Chord's John Franks was trying hard to contain his enthusiasm. "Everything we've done has been leading to this point" he intoned dramatically while holding the new Hugo DAC/Headphone Amp in his hand.

Aimed at both the headphone enthusiast and home listener, the Hugo (goes everywhere "you go") has five digital inputs including 24/192 optical, 24/384 Coax SPDIF, 16/48 driverless USB (for tablets/phones), 32/394 or DSD128 USB, and A2DP Bluetooth link. Outputs include two 3.5mm headphone jacks, 1/4 inch headphone jack and a pair of RCA jacks.

Inside is a rechargeable Li-ion battery for portable use, since the USB does not draw any power and of course, FPGA circuitry which the company is known for. And colors. Chord is also known for putting a window into their DAC's soul on the top of their cases (which indicates the resolution of what's playing), and for the Hugo, they've added a colorful volume control marble as well.

Price in the US will be $2395 when the Hugo is released in the next few weeks.

Kalman Rubinson  |  Jan 12, 2014  |  2 comments
Bowers & Wilkins and Classé were showing their wares in an elegant suite in the Mirage and there I finally got to see and hear Classé's first venture into class-D amplification, the CA-D200 (above). It certainly looked worthy of the family name and, via B&W 805D speakers and driven by the latest version of the CP800, it produced a lovely sound, discernible even in this unfamiliar space.
Jason Victor Serinus  |  Jan 13, 2014  |  0 comments
Clearaudio's Robert Suchy points to Clearaudio's Absolute Phono ($15,000), a unique moving-coil phono stage system, here installed in the headshell of the TT1i Tangential tonearm ($30,000), which includes its own amplification stage. I am told there are no loading issues, and that the arm can accommodate any cartridge and produce sound without the use of coupling capacitors in the signal path. A second version of Absolute Phono is on the way. Also distributed by Musical Surroundings, its active headshell stage will be outboard, allowing it to be used with other tonearms.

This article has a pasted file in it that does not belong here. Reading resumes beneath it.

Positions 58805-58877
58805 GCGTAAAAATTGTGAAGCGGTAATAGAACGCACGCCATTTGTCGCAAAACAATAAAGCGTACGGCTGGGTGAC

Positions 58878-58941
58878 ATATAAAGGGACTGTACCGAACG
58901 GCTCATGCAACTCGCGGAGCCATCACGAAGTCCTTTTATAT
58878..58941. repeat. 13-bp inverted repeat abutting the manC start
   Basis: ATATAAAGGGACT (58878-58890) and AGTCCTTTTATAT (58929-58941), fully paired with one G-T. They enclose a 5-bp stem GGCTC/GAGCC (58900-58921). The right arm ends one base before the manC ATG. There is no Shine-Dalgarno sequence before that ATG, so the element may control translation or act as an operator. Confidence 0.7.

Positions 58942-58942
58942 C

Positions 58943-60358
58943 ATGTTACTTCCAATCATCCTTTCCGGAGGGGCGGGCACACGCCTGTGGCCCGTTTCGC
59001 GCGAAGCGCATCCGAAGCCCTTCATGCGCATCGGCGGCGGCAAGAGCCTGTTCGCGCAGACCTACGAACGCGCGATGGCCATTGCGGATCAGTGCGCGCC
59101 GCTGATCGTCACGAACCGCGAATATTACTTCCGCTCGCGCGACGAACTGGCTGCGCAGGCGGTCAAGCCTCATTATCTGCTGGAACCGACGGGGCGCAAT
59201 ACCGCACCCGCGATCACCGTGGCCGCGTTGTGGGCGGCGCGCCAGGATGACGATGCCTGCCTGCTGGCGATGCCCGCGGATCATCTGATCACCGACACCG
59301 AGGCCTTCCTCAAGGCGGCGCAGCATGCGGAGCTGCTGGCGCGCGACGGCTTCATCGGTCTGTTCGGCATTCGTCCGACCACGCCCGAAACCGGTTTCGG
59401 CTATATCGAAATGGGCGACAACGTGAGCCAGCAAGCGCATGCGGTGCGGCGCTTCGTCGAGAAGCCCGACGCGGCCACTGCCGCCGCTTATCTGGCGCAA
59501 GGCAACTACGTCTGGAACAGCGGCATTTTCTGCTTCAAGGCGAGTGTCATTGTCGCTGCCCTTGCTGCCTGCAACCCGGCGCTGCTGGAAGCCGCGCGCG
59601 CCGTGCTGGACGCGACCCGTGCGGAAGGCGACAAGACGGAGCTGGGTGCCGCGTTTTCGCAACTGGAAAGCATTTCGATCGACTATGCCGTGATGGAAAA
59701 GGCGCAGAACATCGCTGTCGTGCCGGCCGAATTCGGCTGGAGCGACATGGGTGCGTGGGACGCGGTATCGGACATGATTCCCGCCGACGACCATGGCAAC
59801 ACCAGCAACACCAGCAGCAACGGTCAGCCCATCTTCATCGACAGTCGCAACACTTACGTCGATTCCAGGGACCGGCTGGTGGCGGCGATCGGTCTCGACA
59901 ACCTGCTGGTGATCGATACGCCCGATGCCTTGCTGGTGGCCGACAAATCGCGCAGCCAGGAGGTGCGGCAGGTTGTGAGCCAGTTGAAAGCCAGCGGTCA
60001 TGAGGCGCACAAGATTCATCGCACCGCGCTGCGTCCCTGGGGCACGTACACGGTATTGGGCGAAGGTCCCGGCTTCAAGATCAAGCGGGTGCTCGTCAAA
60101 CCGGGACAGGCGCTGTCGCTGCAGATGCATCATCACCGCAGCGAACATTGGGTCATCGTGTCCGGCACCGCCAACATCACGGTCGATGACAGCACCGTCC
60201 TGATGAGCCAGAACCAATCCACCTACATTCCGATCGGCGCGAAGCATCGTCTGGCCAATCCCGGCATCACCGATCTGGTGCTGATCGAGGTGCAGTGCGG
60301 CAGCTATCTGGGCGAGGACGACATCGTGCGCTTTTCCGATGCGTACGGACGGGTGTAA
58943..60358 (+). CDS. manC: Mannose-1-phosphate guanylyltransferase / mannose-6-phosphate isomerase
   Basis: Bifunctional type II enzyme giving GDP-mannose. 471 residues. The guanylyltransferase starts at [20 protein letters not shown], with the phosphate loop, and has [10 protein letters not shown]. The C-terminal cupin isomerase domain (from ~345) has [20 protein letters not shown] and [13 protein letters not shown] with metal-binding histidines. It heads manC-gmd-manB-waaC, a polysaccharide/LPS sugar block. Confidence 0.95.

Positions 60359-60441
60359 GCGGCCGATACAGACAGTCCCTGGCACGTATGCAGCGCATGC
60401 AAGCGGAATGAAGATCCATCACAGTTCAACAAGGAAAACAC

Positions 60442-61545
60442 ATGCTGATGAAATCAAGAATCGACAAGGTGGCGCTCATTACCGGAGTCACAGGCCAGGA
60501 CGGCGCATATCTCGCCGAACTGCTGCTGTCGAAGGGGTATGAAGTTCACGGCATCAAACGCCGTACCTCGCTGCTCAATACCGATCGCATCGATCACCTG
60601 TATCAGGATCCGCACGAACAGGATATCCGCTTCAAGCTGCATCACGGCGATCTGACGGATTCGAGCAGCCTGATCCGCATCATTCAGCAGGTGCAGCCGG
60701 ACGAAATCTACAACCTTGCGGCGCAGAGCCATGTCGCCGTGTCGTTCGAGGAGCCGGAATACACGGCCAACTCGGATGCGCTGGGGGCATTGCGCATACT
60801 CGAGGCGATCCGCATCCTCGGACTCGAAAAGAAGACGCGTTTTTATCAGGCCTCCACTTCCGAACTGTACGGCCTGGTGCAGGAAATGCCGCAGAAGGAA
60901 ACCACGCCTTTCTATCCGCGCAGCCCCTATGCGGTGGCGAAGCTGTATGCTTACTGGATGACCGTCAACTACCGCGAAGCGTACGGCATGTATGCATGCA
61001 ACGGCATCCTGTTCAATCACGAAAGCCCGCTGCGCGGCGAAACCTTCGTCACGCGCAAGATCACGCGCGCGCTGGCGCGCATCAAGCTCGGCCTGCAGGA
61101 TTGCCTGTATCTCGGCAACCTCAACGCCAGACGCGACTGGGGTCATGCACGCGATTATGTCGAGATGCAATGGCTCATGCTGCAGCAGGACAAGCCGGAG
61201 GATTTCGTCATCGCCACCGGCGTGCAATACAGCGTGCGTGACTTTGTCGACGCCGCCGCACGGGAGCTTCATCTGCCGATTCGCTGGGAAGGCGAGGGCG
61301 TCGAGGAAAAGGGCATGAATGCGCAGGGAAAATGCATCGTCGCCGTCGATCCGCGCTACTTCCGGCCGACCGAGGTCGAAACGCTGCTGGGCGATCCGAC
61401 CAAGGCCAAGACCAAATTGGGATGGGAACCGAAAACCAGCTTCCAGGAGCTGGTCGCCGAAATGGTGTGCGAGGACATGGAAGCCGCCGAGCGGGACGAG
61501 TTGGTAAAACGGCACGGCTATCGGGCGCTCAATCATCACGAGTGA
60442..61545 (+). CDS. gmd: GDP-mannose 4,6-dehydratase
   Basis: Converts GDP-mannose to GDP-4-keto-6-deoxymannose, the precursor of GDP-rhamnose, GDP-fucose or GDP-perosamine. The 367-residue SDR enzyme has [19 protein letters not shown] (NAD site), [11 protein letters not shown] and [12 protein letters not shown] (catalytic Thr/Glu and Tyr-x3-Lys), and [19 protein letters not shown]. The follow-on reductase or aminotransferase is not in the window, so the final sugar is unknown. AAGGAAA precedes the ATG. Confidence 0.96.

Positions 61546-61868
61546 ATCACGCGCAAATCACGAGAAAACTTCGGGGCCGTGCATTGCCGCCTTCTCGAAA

Jason Victor Serinus  |  Jan 14, 2014  |  0 comments
Trickle-down theory may not work on the economic front, but it sure seems to apply to Constellation Audio's prestigious products. After a very high priced launch, the company has slowly introduced lower-priced products. Most exciting is the arrival of the Argo 125Wpc integrated amplifier ($20,000, above), whose price is one-third that of the Virgo preamp and Centaur amp. With four inputs (two balanced), a preamp output that can run headphones, and two slots in back for optional, not-yet-available phono and DAC cards, the Argo will ship by February.
Jason Victor Serinus  |  Jan 16, 2014  |  0 comments
"Bass really impressive . . . very neutral," I wrote in my notes as I listened to the Budapest Symphony Orchestra blast away in the last movement of Mahler's Symphony 1. "Really excellent in clarifying complex instrumental layers that other systems blend together. A little toned down on top and lacking in ultimate color, but rich in ultimate clarity and control."
Jason Victor Serinus  |  Jan 14, 2014  |  2 comments
In one of the last rooms I visited on the 30th floor of the Venetian hotel, Mark O'Brien, Rogue Audio founder, president and electrical engineer/designer, debuted the big brother of the Rogue Audio Sphinx, the Pharoah hybrid integrated amplifier ($3495). A tube/solid-state hybrid—their literature variously claims the power at 185Wpc and 175Wpc into 8 ohms, 350Wpc into 4 ohms—the Pharoah includes an adjustable MM/MC phono preamp section, tube headphone amplifier, processor loop, and home-theater bypass. Paired with a Dr. Feickert Analogue Woodpecker turntable with Jelco tonearm and Arché headshell, Ortofon Cadenza Black cartridge, Synergistic Research "Core" cabling and Quantum power strip, and Dynaudio Confidence C1 II loudspeakers, the system exhibited quite lovely, fairly neutral, and extremely listenable sound. "A good cozy-up system," I wrote in my notes.
Jon Iverson  |  Jan 17, 2014  |  First Published: Dec 31, 1969  |  0 comments
Creek's new EVO 50CD made its debut at CES and will also include a DAC built around 2 Wolfson 24/192 chips. On the back will be coaxial, toslink and USB inputs as well as coax and toslink as well as analog outputs. The player/DAC with USB will be available in spring this year for $1,495.